This new entity, formally known as the Joint Legislative Committee on Government Operations, or “Gov Ops” for short, will be chaired by Senate Leader Phil Berger (R) and House Speaker Tim Moore (R). It grants the state the authority to investigate various matters, including “possible instances of misfeasance, malfeasance, nonfeasance, mismanagement, waste, abuse, or illegal conduct.”
Gov Ops, a product of North Carolina’s most recent state budget, was established via a comprehensive bill passed in late September. Despite Democratic Gov. Roy Cooper’s refusal to sign the legislation, the Republican majority in the state legislature pushed it through just 10 days later, thanks to their veto-proof majority and the state’s laws restricting the governor’s ability to make line-item vetoes. Gov Ops is slated to take effect next week.
Any way you slice it, Gov Ops seems like a recipe for government overreach and abuse. If you find yourself under investigation by Gov Ops, you won’t be allowed to publicly discuss any alleged constitutional violations or misconduct by the investigators. All communications with committee personnel would be treated as “confidential.” Shockingly, you’d also be denied the right to seek legal counsel regarding your rights if Gov Ops were to search your property without a warrant, irrespective of whether it’s in a public or private space.
Nora Benavidez, a senior counsel with the nonprofit advocacy group Free Press, told The Daily Beast, “This is a question for the courts ultimately. But the powers granted to the Gov Ops appear to give them overreaching investigative authority, which invokes constitutionality questions.”
A critical aspect of Gov Ops development lies in the language within the statute itself. The key phrase, as highlighted by Republican state legislators, is the investigation of “possible instances of misfeasance.”
It’s unsettling that North Carolina’s Republican state legislators are poised to wield unchecked partisan authority, devoid of any form of accountability, to determine what qualifies as “possible instances of misfeasance.” This newfound investigative power threatens to have far-reaching repercussions on fundamental civil liberties, particularly those closely intertwined with the state legislature—such as voting rights and abortion.
Consider the 2020 election aftermath. Following the election’s conclusion, several North Carolina Republican lawmakers—mirroring Trump and other far-right figures nationwide—demanded access to voting machines, relying on dubious sources and unfounded claims of voter fraud.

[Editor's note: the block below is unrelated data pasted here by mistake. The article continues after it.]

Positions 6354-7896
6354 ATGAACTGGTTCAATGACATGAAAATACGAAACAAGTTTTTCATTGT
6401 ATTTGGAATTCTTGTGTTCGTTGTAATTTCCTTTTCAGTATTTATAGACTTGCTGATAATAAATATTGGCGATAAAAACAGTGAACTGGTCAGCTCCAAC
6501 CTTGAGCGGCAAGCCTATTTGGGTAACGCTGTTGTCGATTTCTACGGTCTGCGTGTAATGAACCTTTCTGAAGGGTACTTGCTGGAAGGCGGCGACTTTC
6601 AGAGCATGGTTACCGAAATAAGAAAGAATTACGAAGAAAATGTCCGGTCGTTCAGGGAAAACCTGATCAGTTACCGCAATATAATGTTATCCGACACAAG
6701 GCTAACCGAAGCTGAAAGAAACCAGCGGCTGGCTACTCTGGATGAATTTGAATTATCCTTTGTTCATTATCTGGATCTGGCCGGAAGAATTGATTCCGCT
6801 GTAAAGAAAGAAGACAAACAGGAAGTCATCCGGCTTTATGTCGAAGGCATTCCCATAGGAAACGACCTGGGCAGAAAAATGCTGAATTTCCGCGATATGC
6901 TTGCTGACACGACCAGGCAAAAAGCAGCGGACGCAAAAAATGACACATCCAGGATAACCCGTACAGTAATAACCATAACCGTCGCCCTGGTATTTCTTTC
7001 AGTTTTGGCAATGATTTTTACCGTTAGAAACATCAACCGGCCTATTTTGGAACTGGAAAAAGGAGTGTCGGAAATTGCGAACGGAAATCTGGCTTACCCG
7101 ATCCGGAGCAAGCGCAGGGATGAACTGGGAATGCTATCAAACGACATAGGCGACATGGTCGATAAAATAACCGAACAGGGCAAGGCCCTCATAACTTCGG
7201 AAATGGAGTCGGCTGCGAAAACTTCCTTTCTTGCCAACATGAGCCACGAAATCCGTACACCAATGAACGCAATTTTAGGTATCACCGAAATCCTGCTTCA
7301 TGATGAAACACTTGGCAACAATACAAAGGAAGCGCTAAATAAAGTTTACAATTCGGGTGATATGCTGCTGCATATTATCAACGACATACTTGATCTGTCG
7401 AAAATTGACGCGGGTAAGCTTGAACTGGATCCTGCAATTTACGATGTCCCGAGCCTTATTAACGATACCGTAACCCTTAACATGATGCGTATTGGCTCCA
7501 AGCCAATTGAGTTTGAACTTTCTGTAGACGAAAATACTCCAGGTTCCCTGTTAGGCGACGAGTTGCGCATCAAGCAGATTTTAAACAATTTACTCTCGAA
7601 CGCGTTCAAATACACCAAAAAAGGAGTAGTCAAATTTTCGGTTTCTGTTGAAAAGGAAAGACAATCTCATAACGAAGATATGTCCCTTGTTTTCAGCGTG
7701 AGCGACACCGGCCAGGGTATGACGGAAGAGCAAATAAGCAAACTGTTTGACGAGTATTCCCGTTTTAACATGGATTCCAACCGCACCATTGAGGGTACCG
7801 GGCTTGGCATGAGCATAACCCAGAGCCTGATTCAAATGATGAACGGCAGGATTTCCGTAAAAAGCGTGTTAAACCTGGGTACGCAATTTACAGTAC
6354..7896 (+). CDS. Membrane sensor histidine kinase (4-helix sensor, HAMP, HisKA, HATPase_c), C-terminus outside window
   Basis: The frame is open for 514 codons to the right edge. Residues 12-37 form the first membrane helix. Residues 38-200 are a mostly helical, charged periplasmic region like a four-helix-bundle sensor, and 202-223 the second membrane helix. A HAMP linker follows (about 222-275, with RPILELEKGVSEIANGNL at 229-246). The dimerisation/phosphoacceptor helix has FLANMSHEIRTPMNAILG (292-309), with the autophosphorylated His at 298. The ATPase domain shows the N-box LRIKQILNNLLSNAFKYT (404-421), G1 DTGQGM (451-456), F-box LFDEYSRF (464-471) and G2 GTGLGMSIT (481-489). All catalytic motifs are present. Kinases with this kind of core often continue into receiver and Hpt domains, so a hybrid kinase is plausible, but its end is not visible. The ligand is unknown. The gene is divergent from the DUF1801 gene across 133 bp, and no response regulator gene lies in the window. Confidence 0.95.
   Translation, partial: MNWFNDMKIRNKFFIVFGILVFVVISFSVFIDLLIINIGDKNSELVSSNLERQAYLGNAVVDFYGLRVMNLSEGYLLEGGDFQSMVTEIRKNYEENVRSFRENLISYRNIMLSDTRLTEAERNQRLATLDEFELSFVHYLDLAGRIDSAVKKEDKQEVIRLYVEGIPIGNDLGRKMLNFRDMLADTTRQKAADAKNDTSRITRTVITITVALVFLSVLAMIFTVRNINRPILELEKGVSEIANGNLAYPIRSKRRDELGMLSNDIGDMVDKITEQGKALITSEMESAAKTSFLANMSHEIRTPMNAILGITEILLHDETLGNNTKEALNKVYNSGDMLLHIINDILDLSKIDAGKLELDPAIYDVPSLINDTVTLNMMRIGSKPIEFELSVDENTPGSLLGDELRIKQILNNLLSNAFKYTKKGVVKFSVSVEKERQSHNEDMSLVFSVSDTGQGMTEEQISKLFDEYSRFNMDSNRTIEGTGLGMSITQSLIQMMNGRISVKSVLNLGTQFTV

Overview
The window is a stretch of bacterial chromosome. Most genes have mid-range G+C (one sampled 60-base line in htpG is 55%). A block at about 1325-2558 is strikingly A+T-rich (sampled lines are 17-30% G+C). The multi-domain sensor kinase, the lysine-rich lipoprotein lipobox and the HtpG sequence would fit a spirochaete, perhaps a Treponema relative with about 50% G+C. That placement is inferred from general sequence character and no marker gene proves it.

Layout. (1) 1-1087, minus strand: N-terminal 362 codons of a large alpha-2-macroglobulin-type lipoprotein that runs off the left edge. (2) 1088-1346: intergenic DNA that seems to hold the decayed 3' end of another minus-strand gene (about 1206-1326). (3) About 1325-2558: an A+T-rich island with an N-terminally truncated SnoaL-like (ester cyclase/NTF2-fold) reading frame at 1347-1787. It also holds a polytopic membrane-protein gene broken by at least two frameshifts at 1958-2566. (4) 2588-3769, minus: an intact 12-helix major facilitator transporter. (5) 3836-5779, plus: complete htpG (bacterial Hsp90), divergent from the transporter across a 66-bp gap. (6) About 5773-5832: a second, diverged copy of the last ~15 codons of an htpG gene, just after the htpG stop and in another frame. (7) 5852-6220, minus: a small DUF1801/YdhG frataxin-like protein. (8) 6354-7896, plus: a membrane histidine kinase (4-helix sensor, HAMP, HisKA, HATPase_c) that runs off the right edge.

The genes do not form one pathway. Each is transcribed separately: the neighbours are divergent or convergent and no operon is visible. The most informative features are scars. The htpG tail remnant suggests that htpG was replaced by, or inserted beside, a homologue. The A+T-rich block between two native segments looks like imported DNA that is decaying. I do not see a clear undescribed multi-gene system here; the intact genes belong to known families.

Initially, North Carolina Republicans asserted that they would work with police to obtain warrants for such inspections. However, with the advent of Gov Ops, committee leaders could now allege “possible instances of misfeasance,” eliminating the need for a warrant and keeping the public in the dark.
With the 2024 election looming, Republicans in the state legislature will redraw voting maps after the new conservative majority on the state’s Supreme Court legalized partisan gerrymandering. (The Princeton Gerrymandering Project called North Carolina one of the most gerrymandered states in the country.)
The redistricting process in the state has been grueling; since 2011, six different versions of maps have been drawn. The process has been conducted mainly behind closed doors, and North Carolinians continue to express frustration over how they’ve been locked out of the process.
A provision of Gov Ops will likely permit lawmakers drawing the maps to bypass public records requests: “lawmakers responding to public records requests will have no obligation to share any drafts or materials that guided their redistricting decisions.”
Now, let’s look at abortion. During a legislative hearing, state Sen. Graig Meyer (D) asked lawmakers, in a hypothetical scenario, if Gov Ops could access personal health records (like ultrasounds) that are required by the state to receive abortion pills. Sen. Meyer found that Gov Ops, with its widespread ability to investigate with zero oversight, could release information like this “to the public in a hearing” if it wanted to.
Benavidez explained, “At the end of the day, Gov Ops actions and requests for information are all protected as confidential, adding a layer of opacity which means people in North Carolina will have largely no idea what the Gov Ops entity is really doing.”
The consolidation of power by Republicans in North Carolina through Gov Ops is not just a cause for concern; it is a stark warning sign. The ability of state legislators to wield unchecked authority—shielded from the scrutiny of the voters they are obliged to serve—strikes at the heart of democratic principles.
Transparency and accountability are not optional in a democracy; they are its lifeblood.
When the process of drawing voting maps becomes cloaked in secrecy, when mechanisms to hold our elected officials accountable are dismantled, we risk losing our most cherished rights to our legislators, who should be our staunchest defenders.
Government powers like Gov Ops can potentially erode the very foundations of our democracy—which can’t work if politicians refuse to work for the people and have any accountability.